Monday, 13 February 2012

Hacked off

It was a bad day at 'the office' this morning, so when I was free in mid afternoon I took myself out for a couple of hours to chill. The upside was that I finally decided to call it a day on chasing wildlife around with a long lens. To do it well it takes the same level of commitment, and a similar level of patience and determination, as is required to catch big fish. That sort of investment I'll save for the fishes.

What I realised is that I'm an opportunistic photographer. I like to go about observing the world and making pictures of little bits of it that I find interesting. No matter what they are. I also realised that I am getting a handle on seeing landscape pictures. This is not easy in the flat world I live in, and it means not making pictures that follow most of the tropes of landscape photography. So boring landscapes is what I have to make do with.

Today I was aided by an elevated viewpoint walking along a flood-bank. Although I had taken a DSLR and long lens to look for birdies I also had the X10 round my neck. It makes a reasonable job of landscapes. There is detail, but it's not as smooth or crisp as a larger camera would produce. Good enough for the web and A4 prints though. Straight out of the camera the RAW files look rather bland. However the information is there.

I think I'm still tending to go overboard on the processing. I am also wondering where the 'truth' lies in pictures that are manipulated like this. Does it matter so long as the information was there to start with? If I was painting the picture I'd surely try to paint how it felt to experience a place rather than get involved in a futile chase for strict verisimilitude.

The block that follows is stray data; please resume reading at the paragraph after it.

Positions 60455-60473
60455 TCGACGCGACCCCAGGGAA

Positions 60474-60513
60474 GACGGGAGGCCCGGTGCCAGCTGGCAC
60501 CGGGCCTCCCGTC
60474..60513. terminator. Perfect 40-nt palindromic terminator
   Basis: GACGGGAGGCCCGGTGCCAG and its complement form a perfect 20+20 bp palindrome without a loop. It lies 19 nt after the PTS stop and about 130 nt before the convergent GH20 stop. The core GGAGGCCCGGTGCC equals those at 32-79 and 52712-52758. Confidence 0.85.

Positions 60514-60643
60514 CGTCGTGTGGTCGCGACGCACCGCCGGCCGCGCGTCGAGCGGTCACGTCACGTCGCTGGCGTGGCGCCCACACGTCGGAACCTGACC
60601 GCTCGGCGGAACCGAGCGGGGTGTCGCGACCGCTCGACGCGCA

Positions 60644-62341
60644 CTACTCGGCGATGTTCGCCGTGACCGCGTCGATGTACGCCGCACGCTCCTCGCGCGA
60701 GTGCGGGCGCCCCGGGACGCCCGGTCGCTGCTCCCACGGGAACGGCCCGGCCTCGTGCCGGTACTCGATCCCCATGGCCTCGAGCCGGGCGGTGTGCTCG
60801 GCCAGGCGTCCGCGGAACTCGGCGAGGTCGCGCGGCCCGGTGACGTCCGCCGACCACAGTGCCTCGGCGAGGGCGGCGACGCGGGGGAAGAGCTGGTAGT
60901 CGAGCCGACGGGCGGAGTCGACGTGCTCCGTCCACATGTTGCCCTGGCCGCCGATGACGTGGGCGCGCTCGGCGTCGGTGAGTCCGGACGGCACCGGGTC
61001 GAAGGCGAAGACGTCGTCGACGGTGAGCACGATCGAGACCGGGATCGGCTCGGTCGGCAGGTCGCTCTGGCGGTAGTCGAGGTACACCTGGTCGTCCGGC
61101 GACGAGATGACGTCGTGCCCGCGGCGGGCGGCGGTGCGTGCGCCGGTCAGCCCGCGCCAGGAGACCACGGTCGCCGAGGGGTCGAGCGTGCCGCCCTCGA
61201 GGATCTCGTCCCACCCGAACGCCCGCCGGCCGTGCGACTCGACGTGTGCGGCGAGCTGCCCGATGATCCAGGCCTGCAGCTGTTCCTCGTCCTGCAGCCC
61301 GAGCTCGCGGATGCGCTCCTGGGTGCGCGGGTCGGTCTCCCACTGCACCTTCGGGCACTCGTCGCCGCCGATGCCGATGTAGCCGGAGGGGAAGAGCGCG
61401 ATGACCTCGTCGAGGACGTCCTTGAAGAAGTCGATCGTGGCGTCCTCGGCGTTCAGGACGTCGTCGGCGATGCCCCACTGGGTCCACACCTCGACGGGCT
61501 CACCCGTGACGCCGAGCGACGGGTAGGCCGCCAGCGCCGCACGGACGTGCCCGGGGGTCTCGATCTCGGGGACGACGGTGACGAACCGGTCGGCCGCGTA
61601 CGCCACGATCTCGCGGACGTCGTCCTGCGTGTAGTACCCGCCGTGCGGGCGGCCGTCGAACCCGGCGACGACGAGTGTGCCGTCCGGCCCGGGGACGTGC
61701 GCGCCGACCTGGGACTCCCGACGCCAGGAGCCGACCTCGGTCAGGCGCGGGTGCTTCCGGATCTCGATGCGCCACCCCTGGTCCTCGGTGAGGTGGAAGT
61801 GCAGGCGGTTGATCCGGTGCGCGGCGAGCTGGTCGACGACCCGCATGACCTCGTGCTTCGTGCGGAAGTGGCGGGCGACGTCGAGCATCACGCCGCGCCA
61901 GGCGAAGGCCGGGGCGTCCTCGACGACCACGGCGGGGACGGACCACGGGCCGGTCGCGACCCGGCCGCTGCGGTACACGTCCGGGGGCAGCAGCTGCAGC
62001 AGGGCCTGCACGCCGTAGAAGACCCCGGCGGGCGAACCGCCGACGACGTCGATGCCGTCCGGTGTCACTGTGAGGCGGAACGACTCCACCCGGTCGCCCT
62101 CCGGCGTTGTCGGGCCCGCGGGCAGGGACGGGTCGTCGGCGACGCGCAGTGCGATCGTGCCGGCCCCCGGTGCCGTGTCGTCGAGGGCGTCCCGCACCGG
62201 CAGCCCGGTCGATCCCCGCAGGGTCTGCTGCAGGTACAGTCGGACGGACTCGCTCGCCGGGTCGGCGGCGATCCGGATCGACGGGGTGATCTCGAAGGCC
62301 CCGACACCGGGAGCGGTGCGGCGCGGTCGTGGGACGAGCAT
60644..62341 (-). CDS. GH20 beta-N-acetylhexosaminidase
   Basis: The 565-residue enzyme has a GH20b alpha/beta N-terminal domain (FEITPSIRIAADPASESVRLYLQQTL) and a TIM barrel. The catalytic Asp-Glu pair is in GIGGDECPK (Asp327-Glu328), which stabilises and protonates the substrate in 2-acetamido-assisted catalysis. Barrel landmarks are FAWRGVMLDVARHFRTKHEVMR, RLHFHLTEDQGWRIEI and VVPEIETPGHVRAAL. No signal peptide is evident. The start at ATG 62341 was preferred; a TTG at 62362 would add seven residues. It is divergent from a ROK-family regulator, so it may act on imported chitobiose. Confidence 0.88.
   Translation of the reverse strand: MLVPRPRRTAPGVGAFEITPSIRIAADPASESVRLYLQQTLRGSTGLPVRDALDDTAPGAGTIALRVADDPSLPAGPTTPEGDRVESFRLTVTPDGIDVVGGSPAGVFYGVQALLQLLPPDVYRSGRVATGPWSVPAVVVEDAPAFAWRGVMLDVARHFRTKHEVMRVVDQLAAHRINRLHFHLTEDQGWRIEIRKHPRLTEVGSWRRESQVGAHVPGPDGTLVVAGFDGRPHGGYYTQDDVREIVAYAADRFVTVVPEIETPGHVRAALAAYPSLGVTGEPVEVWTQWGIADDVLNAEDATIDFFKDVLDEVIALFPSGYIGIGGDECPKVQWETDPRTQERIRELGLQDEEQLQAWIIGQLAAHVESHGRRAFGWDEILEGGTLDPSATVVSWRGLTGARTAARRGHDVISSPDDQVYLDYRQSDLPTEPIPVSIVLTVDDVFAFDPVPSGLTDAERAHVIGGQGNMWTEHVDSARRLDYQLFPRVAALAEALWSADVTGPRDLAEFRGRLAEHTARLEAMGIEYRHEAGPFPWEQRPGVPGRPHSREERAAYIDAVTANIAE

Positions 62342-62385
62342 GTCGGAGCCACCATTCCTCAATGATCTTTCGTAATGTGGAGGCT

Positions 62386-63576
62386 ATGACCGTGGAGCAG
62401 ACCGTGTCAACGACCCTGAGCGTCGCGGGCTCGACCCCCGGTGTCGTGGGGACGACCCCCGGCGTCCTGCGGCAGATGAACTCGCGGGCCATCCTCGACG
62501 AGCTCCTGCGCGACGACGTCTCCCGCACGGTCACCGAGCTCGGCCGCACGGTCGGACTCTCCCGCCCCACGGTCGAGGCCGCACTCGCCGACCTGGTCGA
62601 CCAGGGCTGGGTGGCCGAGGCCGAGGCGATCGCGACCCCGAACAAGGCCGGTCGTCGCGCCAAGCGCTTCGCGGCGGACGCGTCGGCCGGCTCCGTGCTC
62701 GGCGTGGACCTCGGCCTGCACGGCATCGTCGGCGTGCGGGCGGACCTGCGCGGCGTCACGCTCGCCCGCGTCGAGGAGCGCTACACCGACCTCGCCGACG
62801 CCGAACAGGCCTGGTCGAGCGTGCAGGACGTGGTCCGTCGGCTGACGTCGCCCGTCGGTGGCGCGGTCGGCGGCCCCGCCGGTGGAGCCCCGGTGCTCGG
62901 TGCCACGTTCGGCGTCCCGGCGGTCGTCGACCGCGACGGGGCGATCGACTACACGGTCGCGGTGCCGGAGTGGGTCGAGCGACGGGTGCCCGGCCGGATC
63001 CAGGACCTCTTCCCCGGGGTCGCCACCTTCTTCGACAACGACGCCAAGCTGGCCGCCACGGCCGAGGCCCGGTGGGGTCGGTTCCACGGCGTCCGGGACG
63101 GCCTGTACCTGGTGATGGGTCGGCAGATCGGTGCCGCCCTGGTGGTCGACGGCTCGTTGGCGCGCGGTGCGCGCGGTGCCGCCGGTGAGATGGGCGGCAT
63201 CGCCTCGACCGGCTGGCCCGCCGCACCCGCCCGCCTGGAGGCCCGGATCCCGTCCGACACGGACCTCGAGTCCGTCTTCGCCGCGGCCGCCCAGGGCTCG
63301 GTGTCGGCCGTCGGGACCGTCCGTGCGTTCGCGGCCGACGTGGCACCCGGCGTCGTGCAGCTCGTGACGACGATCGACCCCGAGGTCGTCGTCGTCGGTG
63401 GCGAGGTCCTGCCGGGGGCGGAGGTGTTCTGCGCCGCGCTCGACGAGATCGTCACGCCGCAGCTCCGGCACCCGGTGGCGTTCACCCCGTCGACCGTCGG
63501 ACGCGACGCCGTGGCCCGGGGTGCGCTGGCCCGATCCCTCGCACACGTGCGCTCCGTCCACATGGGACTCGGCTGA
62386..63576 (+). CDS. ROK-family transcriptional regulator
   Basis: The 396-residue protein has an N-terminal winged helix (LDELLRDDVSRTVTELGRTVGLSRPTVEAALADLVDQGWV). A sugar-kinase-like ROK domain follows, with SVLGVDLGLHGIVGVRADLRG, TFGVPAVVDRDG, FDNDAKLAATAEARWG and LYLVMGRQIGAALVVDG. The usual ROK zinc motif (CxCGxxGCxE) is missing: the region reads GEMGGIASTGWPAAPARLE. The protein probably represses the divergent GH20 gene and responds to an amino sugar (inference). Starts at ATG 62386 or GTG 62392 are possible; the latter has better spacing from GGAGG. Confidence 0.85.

One thing I will not be doing, ever, is removing pylons and suchlike from my landscape pictures. They are part of our world, so should be left in the frame. In fact, I often deliberately chose views which include man made 'intrusions' into the natural world. You can call it a cultural commentary or something if you like. It's just the way I see things. Even the marks made by a tractor working a field can become part of the subject matter and composition.

The picture above was tricky to process. I haven't made the best of it. I'm thinking now that's because it would have benefited from the use of a polarising filter. Not to mention different light.

I can understand why people photograph landscapes. There is always a willing subject. It requires no interaction with other people. However, it mostly seems to be about making pretty pictures. For me it's more about the spirit of place and man's manipulation of the world than an idealised, nostalgic, romanticised vision. Unfortunately I can see how, to really get to grips with this, it could require the same depth of commitment that wildlife photography does. It could also require a similar investment in equipment. Although it may not need wildly expensive telephoto lenses, I am not convinced that even a high resolution DSLR is suitable and think that to do it true justice it would require a view camera and a set of lenses. Then again that kind of smacks of a romanticised nostalgia for a way of working!

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